If you "...share the internet connection with one or more other organisations over whom we have very little control, asides from the config on the ASAs.", don't you think you should at least ask them for specific needs they may have? I'm not sure what your setup is, but I've been in a "shared" internet connection situation before, and you will want to consult with them first rather than arbitrarily blocking everything except for ports that your org needs or else you could have a lawsuit on your hands if you block a business-required service for one of the other orgs just because you didn't feel like asking them first...
EDIT due to totally revised question
- HTTP - TCP:80
- HTTPS- TCP:443
- POP3 - TCP:110 (secure POP is typically TCP:995)
- IMAP4- TCP:143 (secure IMAP is typically TCP:993)
- SMTP - TCP:25
- DNS - UDP:53 (external lookups)
These services could be on other ports, but these are the standard ports. Some have mentioned other HTTP ports in the 8000 range which is possible, but public sites typically do not do this. Again, you should monitor the traffic and see if other ports are necessary before opening them up.
If you have established that these ports are indeed used by your company (you have users connecting to external mail servers over POP3, IMAP, and sending mail directly over the SMTP port) you should probably take note of which external IPs they connect to and limit the ACLs to only those IPs on the firewall. This will limit somewhat your exposure if any of your users ever gets infected with a mail worm or other similar virus.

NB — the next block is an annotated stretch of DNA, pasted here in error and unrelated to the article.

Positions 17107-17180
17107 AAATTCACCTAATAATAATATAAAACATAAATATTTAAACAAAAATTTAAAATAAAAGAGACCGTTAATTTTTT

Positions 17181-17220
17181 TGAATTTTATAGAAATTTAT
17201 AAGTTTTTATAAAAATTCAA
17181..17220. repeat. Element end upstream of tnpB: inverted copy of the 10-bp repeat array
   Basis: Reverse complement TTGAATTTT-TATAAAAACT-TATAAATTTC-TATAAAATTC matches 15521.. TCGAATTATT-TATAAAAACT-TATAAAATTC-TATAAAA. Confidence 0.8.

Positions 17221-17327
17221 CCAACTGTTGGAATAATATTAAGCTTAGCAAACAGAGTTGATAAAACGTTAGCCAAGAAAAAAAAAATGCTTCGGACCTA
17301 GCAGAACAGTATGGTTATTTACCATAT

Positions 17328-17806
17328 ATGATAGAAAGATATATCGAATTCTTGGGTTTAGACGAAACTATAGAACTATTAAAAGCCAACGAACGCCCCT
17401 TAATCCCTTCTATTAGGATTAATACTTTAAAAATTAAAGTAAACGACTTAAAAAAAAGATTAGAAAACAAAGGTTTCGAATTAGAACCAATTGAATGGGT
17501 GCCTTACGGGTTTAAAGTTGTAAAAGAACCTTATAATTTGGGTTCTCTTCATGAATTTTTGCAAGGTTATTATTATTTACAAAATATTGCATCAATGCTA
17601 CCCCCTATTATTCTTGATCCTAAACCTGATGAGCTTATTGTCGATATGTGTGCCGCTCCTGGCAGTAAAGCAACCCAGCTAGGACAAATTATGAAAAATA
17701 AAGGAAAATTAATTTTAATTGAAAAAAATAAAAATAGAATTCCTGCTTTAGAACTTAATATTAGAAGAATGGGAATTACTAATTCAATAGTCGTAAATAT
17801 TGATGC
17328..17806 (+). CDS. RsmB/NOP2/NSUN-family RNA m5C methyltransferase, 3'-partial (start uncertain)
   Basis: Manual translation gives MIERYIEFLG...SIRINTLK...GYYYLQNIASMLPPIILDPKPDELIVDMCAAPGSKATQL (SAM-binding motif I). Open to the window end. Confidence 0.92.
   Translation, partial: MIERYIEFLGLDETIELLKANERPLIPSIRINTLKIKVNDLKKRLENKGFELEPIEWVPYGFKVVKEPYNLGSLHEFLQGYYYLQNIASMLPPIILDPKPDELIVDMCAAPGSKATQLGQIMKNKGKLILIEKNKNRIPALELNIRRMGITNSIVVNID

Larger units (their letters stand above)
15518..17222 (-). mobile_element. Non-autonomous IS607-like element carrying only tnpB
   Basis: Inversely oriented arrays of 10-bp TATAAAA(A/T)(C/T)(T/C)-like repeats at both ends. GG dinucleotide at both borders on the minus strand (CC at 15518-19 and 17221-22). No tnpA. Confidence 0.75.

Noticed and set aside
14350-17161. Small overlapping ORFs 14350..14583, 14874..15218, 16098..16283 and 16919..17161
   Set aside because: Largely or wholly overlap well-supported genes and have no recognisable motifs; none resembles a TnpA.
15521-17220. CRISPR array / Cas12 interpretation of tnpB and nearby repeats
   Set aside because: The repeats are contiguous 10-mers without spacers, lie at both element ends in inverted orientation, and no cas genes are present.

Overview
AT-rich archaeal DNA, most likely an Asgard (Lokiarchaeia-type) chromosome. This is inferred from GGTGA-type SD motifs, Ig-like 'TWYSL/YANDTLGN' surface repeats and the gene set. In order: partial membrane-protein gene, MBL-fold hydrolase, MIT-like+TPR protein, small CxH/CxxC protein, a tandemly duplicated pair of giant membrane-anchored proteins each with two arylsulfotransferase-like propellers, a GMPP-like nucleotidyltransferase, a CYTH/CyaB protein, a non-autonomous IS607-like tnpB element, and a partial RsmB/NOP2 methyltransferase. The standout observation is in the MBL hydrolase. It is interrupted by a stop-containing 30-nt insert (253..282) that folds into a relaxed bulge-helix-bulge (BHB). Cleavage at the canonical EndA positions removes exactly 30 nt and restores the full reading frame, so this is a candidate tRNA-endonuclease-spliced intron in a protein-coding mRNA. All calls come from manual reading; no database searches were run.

For DNS lookups, depending on your setup, only your internal DNS servers (AD DCs if you are using AD) would be doing any lookups and your clients would use them as their DNS servers. You would typically also know which external DNS servers they are using and limit their outbound lookups to just those external DNS servers for forwarding. If your clients are doing lookups themselves, then again you would probably know which external DNS servers they are going to and limit their outbound connection to just those external servers.
In all of these ACL setups all you need is to allow the port of the service out. Any stateful firewall (I believe you had mentioned you had ASA 5505s? prior to the edit) will recognize a response from the outside and let it in as an established session (and refuse connections that have no established session).